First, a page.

Friday, November 11, 2016

Should Disney Sell ESPN?

The Wall Street Journal reported this morning on Disney's quarterly earnings announcement, noting that the news disappointed investors.  "Declining income at ESPN continued to overshadow quarterly results at Walt Disney Co., with the sports powerhouse posting lower advertising and subscription revenue that dragged company earnings below Wall Street expectations."  These results continue a multi-year slide in subscriber numbers at ESPN, as many American consumers "cut the cord" - ending their cable television subscriptions.   Some people estimate that ESPN has lost more than 10 million subscribers in the past several years.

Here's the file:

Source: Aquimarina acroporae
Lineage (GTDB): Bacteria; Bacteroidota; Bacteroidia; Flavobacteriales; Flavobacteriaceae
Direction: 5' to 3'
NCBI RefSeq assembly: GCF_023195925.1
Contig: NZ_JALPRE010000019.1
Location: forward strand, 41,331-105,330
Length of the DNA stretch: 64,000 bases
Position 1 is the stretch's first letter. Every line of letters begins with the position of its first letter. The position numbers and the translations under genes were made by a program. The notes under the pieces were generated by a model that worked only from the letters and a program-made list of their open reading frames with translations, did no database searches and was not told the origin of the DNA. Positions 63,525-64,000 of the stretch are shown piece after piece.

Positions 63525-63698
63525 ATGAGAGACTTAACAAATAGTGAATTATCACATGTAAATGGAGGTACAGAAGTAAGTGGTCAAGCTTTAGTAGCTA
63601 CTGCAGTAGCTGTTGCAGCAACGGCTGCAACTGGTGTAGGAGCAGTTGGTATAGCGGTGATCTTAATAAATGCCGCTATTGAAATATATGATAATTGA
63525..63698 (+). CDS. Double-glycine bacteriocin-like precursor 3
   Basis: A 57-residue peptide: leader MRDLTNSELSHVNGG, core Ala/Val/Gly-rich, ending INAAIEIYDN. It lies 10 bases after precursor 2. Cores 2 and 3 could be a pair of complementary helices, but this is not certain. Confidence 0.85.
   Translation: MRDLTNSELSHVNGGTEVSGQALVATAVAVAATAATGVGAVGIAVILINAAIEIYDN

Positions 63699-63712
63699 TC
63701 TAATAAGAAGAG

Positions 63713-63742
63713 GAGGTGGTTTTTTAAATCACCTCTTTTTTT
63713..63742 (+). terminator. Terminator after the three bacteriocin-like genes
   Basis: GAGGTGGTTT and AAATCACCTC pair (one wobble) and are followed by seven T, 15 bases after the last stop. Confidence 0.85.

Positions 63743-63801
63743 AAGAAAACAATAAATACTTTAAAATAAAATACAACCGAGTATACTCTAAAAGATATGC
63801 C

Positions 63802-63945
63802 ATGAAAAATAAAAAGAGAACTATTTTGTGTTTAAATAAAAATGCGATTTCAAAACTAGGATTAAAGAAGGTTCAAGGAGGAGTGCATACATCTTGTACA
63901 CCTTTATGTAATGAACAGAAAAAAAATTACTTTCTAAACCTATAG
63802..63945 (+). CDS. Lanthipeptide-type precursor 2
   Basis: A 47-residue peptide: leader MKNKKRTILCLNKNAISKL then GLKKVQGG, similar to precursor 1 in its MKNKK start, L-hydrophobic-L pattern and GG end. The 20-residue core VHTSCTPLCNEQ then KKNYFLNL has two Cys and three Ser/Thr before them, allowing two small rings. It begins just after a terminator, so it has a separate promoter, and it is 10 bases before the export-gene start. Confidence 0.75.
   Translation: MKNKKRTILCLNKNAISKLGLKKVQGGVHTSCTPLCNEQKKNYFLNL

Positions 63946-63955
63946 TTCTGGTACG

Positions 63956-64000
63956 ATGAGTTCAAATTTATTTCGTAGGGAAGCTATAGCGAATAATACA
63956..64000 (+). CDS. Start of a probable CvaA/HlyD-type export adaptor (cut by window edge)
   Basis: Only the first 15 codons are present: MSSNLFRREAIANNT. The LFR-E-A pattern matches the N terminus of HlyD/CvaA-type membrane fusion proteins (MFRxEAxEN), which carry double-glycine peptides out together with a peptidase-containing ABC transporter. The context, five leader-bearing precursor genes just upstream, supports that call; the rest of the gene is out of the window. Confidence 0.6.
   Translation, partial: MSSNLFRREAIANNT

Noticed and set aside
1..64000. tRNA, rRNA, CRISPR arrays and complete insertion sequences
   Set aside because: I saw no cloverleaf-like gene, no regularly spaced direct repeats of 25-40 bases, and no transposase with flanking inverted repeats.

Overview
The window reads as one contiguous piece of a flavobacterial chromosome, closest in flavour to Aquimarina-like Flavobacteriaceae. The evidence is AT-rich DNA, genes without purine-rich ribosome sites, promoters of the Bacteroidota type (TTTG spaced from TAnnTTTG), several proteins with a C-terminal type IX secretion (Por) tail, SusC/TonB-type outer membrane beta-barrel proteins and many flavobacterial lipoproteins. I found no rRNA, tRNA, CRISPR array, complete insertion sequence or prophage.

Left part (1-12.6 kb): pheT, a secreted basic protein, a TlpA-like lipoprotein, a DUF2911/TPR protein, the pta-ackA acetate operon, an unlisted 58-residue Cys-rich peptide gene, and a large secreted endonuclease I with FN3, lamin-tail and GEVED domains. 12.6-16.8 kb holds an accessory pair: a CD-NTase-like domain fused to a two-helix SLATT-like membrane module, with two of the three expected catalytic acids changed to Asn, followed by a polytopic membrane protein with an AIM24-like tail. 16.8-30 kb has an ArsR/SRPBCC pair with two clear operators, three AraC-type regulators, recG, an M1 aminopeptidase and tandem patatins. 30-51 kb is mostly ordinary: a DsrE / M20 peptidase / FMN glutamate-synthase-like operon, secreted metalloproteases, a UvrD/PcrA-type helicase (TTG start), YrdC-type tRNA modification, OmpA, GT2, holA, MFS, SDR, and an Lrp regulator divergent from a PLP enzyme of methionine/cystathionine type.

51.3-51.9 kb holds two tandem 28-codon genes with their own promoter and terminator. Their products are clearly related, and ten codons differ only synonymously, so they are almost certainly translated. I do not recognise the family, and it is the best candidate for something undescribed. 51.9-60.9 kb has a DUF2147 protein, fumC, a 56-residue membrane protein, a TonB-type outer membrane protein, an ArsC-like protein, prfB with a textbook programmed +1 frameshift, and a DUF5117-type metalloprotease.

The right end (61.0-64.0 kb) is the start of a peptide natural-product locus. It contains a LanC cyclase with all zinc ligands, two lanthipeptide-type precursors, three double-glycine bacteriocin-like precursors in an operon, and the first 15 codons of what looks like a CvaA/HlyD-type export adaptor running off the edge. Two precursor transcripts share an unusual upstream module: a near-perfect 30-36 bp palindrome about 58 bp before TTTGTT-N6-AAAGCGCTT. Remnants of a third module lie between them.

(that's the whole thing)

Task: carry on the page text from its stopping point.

This news raises a key question for me:  Should Disney sell ESPN?   That question may shock some people, as ESPN has been a substantial contributor to Disney's total net income since it was acquired as part of the Disney acquisition of Capital Cities/ABC two decades ago.   However, Disney's corporate strategy has evolved considerably since that time.   During the second half of Michael Eisner's tenure as CEO, Disney diversified well beyond the businesses that leveraged the animation studio as a central asset (acquiring ABC, owning baseball and hockey teams, etc).  However, during Bob Iger's tenure, characters have become the driving force of the corporate strategy once again.   The three major acquisitions during Iger's tenure have focused on expanding the character portfolio, so that Disney can leverage those characters across multiple platforms (i.e. Pixar, Marvel, and Lucas Films).  In many ways, Iger has returned Disney to its roots.   Below you will see famous chart created by Walt Disney himself to describe synergies at the company.   One has to ask:  How does ESPN fit into this chart?   Absent major synergies, and facing a long term disruption to ESPN's business model, might Disney be better off divesting the business unit?   Alternatively, Disney has to take a hard look at reinventing the business model at ESPN, rather than tweaking the strategy.   A reinvention seems necessary given the long term trends regarding cord cutters.   

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